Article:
Tokyo Olympics 2020 opening ceremony: Here were the real stars

The situation was desperate. Sport’s greatest show on earth was in peril. With 48 hours to go, there was still a risk that Tokyo’s Olympics could be cancelled. What the 32nd edition of the Games needed was a woman. Not Dina Asher-Smith, not Laura Kenny - not yet - but please, somebody, get Hazel Irvine, give her a microphone and let those fascinating facts tumble!

I can still remember London 2012 and Hazel’s stunning contributions to what TV folk, scrabbling for words when not very much is happening, term “fill”. Did we know that of all the competing countries, Bhutan was the last to get television? Did we know that Cambodia possesses the longest alphabet? And consider Kyrgyzstan, which most of us dutifully did for the very first time: only one vowel!

Hazel gave good fact that night and these three have stayed with me, making a mockery of the theory that, having been long since cast adrift from the Scottish education system when it was considered to be Olympian standard, my generation simply stopped remembering stuff. And the thing is: she didn’t have to fill in 2012. London’s opening ceremony was phantasmagorical. Everywhere you looked, every second, something happened. She gave us the facts for free. What a trouper.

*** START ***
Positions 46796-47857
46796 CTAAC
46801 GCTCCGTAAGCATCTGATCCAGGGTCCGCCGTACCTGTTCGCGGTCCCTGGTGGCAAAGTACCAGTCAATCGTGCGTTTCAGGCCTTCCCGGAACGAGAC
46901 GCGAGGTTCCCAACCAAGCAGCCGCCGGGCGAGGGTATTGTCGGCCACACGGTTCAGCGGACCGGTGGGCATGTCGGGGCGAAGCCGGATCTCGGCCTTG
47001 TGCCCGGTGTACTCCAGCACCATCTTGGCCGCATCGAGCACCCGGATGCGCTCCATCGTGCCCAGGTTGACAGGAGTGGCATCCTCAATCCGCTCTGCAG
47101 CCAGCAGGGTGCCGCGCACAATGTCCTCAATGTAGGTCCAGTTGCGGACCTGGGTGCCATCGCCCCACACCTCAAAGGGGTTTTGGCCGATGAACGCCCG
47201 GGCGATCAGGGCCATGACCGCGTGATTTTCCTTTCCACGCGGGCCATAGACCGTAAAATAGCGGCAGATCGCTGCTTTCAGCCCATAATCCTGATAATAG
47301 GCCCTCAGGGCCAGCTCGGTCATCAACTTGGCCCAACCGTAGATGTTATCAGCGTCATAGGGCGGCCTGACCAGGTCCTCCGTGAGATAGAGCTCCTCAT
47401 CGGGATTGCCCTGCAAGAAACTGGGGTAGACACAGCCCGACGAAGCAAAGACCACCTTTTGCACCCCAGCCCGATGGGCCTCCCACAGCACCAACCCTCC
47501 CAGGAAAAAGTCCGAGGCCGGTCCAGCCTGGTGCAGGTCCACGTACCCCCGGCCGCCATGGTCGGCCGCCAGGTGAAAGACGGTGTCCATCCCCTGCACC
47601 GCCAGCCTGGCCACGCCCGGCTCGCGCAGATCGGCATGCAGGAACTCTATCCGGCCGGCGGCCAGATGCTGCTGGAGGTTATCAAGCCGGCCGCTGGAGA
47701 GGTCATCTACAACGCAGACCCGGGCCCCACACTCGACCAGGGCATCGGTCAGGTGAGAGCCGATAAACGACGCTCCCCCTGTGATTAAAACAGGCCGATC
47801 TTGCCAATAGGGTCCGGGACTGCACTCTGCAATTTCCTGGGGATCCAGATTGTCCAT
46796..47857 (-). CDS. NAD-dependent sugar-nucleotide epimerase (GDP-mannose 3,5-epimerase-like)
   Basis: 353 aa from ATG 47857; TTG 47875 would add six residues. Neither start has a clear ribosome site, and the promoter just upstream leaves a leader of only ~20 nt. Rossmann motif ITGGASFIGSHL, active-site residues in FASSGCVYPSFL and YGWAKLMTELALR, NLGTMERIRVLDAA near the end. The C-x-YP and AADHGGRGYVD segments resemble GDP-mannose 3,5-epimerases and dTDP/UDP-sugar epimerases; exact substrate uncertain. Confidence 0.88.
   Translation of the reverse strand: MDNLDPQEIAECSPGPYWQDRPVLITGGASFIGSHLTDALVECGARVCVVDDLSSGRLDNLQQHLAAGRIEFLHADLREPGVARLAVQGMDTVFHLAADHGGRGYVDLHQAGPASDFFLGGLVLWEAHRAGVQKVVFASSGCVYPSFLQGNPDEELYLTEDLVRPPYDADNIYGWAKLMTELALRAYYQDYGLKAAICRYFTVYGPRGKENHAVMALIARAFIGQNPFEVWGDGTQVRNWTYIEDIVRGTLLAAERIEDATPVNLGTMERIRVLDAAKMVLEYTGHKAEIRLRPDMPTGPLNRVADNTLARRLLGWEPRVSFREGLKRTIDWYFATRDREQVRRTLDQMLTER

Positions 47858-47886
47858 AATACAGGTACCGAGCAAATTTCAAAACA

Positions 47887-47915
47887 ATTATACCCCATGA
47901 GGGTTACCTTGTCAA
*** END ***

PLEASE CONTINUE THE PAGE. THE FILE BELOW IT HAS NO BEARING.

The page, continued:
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But Tokyo for Irvine and fellow Scot Andrew Cotter, hotfoot from his wryly brilliant narration of Andy Murray’s Wimbledon comeback, would be different. A ceremony with no one standing on it, nobody in the National Stadium and, huddling under the Covid cloud, not too many of the city’s 37 million inhabitants wanting the Games. Oh, and the welcome party’s director had just been sacked.

Tennis superstar Naomi Osaka lit the flame to signify the start of Tokyo's Olympics

The pair got off to a knockabout start with Irvine remarking that the entertainment in acknowledgement of the global pandemic would be “stripped-down and thoughtful … the Marie Kondo of opening ceremonies” and Cotter quipping: “I just had to look up Marie Kondo … ”

It began with traditional Japanese dance shapeshifting into mass running on treadmills, illustrating the lot of lockdown Olympians around the world. “Quiet, intimate, empathetic,” said Irvine, “and not just speaking for athletes but mirroring everyone’s experiences recently.” Then the treadmillers were cut to a solitary figure - Arisa Tsubata, a boxer and also a nurse, whose final qualifier was cancelled by Covid, so this would be the sum total of her participation.

It was all very sonorous and serious but our twosome know just when to crack a funny, such as during a sequence celebrating the ancient traditions of Japanese carpentry - daiku - when the hammerers became hoofers and skipped across tabletops with Cotter speculating: “This must be the lunch-break or something.”